But the Church, by the stranglehold which it had on every field of education, ensured that the invalid would have gained little even if the doctor had been given a freer hand. All medical teaching at the universities was on lines laid down by the Church and consisted mainly of the reading of outmoded texts with a brief and usually misleading ‘interpretation’ by the professor. Surgery was the poor relation of an anyhow impoverished science. In 1300, Boniface VIII published a Bull forbidding the mutilation of corpses. His object was to check the excesses of relic hunters but, incidentally, he dealt a crippling blow to would-be anatomists. Soon afterwards the Medical Faculty of Paris formally declared itself an opponent of surgery. At Montpellier, supposed to be among the most enlightened of the medical schools, there was one practical anatomy lesson every two years. This long and eagerly awaited occasion consisted merely of the opening of an abdomen and a cursory exposition of its contents. It was not till the end of the fifteenth century that Sixtus IV authorized the practice of dissection and even then specific authority had to be obtained on each occasion.
Given such handicaps it would have been miraculous if the medical profession had met the Black Death with anything much more useful than awe-struck despair. Their efforts were as futile as their approach was fatalistic. Not only were they well aware that they could do little or nothing to help but they considered it self-evident that an uncharitable Deity had never intended that they should. ‘The plague’, wrote Gui de Chauliac, one of their most distinguished and, incidentally, successful practitioners, was ‘shameful for the physicians, who could give no help at all, especially as, out of fear of infection, they hesitated to visit the sick. Even if they did they achieved nothing, and earned no fees, for all those who caught the plague died, except for a few towards the end of the epidemic who escaped after the buboes had ripened.’21A doctor not prepared to visit the sick must, of course, labour under a singular disadvantage but de Chauliac was certainly right in his contention that, from the point of view of the infected, it made little difference. Nothing in the medical literature which survives suggests that the treatment of the doctors, though it may sometimes have eased a patient’s sufferings, can have been directly responsible for a single cure.
The views and activities of the doctors are reasonably well known through the plague tractates which they left behind them. Sudhoff’s Archives22 already reproduce well over two hundred and eighty of these. Many relate to other phases of the great pandemic but seventy-seven were written before 1400 and at least twenty before 1353. The majority of the most important studies relating to the Black Death have been analysed by Dr Anna Campbell in her invaluable work, The Black Death and Men of Learning.23 The preamble to the Report of the Faculty of Medicine at Paris demonstrates admirably the vague, hopeless search for arcane solutions which appeared again and again in the tractates: ‘Upon seeing effects whose cause is concealed even from the most highly trained of intellects, the mortal mind must ask itself, especially as there is in it an innate desire for appreciation of the good and of the true, for what reason everything seeks good and desires knowledge …’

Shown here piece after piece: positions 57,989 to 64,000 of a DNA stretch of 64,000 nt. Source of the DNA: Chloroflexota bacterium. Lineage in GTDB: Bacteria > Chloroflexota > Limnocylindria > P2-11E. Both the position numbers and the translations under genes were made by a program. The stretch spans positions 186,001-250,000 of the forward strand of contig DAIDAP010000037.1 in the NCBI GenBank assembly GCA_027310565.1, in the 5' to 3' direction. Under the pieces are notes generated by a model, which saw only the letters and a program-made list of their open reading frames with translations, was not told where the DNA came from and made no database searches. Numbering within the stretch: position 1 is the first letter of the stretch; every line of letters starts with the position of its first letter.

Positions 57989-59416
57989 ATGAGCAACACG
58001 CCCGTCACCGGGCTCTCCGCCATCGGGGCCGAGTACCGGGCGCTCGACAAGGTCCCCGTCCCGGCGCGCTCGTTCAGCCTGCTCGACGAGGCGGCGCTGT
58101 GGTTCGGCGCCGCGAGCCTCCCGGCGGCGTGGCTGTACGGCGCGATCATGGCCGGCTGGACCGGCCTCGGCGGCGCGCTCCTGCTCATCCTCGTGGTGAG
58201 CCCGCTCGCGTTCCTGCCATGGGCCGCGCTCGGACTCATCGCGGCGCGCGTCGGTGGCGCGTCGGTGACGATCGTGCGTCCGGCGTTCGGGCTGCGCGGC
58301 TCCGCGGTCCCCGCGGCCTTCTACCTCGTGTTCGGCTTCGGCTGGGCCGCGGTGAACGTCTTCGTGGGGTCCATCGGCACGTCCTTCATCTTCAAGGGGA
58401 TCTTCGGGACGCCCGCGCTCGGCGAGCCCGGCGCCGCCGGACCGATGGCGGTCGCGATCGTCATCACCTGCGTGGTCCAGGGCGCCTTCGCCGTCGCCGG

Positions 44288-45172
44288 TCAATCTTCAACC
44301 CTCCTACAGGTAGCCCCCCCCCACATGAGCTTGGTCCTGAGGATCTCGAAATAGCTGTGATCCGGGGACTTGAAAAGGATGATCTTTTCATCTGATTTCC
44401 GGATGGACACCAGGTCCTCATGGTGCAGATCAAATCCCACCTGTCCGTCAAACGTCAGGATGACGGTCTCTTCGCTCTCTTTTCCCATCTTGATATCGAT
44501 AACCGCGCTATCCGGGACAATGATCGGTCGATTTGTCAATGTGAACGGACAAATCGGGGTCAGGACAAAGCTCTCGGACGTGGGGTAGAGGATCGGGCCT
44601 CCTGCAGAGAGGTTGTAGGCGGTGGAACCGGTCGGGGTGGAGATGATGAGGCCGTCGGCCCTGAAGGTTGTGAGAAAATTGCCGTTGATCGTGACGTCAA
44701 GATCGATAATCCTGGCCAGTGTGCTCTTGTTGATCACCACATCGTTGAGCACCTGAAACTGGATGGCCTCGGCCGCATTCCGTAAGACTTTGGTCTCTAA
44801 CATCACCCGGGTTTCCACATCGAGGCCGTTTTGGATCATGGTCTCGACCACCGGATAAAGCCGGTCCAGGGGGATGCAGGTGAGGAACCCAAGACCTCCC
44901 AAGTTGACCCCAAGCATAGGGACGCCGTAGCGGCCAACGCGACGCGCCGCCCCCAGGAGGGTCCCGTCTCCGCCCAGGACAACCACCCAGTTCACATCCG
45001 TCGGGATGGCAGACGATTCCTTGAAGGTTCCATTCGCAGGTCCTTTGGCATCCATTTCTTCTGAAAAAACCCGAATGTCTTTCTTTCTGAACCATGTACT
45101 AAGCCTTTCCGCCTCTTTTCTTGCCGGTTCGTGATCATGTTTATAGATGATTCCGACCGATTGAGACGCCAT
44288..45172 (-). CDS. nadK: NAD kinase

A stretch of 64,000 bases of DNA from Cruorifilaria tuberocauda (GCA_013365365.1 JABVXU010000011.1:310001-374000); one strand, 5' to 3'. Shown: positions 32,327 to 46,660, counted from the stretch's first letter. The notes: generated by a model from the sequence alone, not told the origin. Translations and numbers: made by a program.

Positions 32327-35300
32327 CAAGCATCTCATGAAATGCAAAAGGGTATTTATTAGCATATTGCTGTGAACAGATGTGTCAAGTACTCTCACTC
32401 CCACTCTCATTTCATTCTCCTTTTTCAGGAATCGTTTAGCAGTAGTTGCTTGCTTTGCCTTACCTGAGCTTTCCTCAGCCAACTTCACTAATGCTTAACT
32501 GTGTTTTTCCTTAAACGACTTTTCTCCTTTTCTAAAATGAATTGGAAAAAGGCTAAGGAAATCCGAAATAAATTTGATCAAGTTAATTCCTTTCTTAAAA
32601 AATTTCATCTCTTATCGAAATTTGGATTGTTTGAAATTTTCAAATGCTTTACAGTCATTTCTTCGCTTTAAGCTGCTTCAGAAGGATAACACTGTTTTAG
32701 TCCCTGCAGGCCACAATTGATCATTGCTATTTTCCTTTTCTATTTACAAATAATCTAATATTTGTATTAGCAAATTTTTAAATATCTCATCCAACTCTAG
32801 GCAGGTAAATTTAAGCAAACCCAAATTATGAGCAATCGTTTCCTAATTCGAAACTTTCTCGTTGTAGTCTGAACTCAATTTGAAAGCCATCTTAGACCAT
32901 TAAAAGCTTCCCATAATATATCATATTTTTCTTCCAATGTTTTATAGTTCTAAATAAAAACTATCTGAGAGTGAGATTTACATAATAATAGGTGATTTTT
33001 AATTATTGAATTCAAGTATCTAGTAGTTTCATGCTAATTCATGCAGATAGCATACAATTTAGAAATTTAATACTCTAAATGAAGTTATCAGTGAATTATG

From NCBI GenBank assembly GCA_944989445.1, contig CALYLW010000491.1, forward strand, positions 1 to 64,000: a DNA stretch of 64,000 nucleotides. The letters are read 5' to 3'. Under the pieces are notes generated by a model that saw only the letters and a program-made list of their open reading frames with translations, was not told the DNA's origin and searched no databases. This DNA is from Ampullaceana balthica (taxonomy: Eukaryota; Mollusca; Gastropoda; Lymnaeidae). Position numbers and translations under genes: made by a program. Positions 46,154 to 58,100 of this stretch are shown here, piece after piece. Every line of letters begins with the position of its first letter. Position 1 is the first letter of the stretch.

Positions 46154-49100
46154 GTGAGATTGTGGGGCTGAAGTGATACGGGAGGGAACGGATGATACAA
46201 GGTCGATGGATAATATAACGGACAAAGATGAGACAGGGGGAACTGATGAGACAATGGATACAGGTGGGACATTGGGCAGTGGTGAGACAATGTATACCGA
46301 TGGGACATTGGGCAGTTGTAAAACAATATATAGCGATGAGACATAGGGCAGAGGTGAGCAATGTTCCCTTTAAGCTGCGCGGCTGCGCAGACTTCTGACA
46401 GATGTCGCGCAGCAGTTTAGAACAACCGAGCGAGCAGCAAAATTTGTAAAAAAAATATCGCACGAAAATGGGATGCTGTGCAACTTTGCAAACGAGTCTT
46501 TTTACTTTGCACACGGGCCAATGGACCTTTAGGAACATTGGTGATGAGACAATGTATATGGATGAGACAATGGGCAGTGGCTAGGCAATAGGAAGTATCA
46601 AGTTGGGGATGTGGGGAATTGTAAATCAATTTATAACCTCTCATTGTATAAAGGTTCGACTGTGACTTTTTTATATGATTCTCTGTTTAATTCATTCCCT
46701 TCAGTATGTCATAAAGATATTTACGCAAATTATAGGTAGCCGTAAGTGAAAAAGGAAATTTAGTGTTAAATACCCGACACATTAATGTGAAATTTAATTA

But the windy nothingness of this somewhat unhelpful speculation was by no means typical. There was much shrewd observation and a certain amount of common sense and sound judgement in the recommendation of measures which, though no more than palliatives, still did more good than harm. Certainly there was a depressing readiness to stress that flight was the only possible defence against the plague or to argue that, if flight were impossible, there had better be immediate recourse to prayer. But the patient was also given a certain amount of guidance on how he should conduct himself. It seems unlikely that much confidence was inspired among those threatened or afflicted by the plague but some people must at least have been given a ray of hope and a feeling that they were not entirely helpless in the face of destiny.
Differences of opinion between the experts were frequent. Simon of Covino24 considered that the pregnant woman and, even more, ‘those of fragile nature’ would succumb and that no doctor could help them. The undernourished pauper would be the first to go – a reasonable conclusion which the Medical Faculty, however, rejected, claiming that those ‘whose bodies are replete with humours’ were the most vulnerable. Ibn Khātimah25 agreed with the Faculty. People of ‘hot, moist temperament’ were the most exposed; the ultimate in peril was to be a stout young woman with a taste for lechery.